The 3D Gospel: Ministry in guilt, shame, and fear cultures, Jayson Georges, Timē Press, 2017, 80 pages, £5.73 (amazon), ISBN: 978-0692338018
This short introductory book is well worth the small price tag. Whether planning on sharing the gospel with people from different cultures (at home or abroad) or simply wanting to see more of the glory of the work of Christ this book is a must read. Simple, to the point, and easy to read it is the kind of book which can be read in a single session or slowly and pondered upon at length—in this latter regard I felt it could have perhaps benefitted from some discussion group questions being added at the end of each chapter.
The book begins by outlining the three different kinds of culture which anthropologists have broadly identified, namely guilt-innocence, shame-honour, and fear-power. Whilst the book takes care to point out that these often overlap and no culture is wholly one or the other it does break things down sufficiently to be able to see how these apply across the world in a general sense. In the first chapter we also come across a biblical passage in which the 3D gospel—the gospel which addresses the concerns and needs of all these three cultures—is drawn out. Throughout the book Georges grounds what he is teaching in Scripture and helps us to see the connections to these different cultures within the text. The “key verses” sections for each of the three cultures is a goldmine for the evangelist. There are also personal anecdotes and stories scattered across the chapters which help to personalise the theology and break up the pacing in a helpful and engaging way. Perhaps one of the most challenging sections comes on pages 59-59 where the words used to describe the gospel in each culture are listed. The book encourages the reader to try and tell the bible story of salvation in each of the three cultural languages using only the word listed for them. I personally found an equally useful and more impacting exercise to be trying to write my own testimony using only the language of other cultures—seeing afresh just how vast and great and deep the salvation Christ won for me was and the myriad of changes it made in my life.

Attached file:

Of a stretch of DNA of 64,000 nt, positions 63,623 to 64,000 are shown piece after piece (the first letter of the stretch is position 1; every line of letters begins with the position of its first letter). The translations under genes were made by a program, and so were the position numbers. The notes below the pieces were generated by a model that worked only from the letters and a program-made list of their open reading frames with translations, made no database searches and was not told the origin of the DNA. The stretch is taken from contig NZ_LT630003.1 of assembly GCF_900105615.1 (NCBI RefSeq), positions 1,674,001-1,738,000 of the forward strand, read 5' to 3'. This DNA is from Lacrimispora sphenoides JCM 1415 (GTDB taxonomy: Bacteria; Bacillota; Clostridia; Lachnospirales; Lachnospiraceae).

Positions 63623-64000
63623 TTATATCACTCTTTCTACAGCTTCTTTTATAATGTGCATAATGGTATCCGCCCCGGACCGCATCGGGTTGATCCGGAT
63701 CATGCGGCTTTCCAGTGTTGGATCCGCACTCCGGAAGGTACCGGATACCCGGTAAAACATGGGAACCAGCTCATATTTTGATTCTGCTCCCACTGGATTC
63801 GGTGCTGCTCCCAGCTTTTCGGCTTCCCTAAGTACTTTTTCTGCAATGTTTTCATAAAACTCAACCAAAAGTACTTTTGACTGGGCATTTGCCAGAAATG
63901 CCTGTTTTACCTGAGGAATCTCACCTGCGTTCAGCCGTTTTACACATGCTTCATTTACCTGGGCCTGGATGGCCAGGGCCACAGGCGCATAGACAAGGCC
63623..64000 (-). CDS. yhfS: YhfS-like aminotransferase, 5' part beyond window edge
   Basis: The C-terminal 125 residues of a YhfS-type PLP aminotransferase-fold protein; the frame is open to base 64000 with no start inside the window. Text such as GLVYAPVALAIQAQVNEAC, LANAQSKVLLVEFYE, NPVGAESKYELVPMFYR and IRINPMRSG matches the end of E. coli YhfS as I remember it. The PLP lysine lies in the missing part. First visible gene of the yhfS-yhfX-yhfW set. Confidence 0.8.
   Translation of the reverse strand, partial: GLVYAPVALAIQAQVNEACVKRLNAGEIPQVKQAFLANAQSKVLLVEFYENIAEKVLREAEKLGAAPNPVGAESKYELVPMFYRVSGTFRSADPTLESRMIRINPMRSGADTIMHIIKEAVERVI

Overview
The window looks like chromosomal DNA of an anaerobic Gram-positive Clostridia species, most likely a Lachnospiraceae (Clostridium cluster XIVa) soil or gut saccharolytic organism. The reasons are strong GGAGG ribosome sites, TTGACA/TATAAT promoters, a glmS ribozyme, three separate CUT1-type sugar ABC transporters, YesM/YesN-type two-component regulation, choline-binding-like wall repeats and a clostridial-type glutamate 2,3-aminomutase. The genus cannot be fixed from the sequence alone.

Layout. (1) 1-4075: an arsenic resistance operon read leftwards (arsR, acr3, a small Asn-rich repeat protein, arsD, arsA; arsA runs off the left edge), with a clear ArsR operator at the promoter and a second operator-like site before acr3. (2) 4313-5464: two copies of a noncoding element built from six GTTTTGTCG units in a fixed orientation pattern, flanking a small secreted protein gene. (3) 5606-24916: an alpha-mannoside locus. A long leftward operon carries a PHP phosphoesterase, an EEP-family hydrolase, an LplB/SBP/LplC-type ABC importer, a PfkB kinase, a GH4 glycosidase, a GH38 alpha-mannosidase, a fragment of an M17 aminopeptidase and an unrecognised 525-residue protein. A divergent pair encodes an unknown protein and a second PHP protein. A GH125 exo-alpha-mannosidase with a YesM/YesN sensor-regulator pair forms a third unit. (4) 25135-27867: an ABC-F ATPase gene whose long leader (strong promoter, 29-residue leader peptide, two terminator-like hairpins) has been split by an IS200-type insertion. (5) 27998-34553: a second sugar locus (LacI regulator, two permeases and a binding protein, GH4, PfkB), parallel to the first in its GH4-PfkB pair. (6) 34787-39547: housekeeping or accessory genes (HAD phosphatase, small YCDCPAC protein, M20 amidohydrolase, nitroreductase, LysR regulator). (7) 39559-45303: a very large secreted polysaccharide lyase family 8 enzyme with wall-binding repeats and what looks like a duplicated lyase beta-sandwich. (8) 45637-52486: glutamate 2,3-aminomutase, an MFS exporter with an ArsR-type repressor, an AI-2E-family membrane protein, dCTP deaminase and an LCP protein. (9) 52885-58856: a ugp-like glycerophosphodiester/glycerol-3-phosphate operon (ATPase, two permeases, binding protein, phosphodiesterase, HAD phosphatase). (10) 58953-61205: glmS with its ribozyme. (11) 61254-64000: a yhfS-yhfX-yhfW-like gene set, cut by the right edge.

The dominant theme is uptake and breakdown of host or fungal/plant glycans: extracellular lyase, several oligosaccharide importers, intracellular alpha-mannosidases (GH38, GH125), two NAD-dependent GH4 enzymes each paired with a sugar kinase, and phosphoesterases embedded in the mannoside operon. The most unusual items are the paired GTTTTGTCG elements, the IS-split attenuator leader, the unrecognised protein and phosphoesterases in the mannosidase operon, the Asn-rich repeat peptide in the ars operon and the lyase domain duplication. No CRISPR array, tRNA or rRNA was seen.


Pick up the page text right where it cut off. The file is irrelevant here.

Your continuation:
If there were any criticism of the book it would be three-fold. Firstly the book feels like it majors on the guilt-innocence and shame-honour cultures. The fear-power sections are at times noticeably shorter and feel less fleshed out. Secondly, the section dealing with historical theories of atonement, whilst helpful, is perhaps too simplistic. It leaves many questions such as why was the Ransom Theory (labelled as fear-power) so dominant in the shame-honour based early church and still today in Eastern Europe? Georges lists Anselm’s Satisfaction Theory under shame-honour but this theory was and is strongly repudiated by the Eastern Orthodox who culturally come from much more shame-honour based societies. Likewise implying that Penal Substitutionary Atonement only emerged from “reformed legal scholars in the mid 1600’s” is well off the mark historically.
These faults do not detract though from a superb book which every pastor should read—and to be honest which every Christian would benefit from reading. The only thing which could have made it better is my final issue with the book: It is called the “3D Gospel” but “guilt, shame, and fear” do not begin with the letter D. Surely the 3D Gospel is one which deals with “damnation, dishonour, and dread!”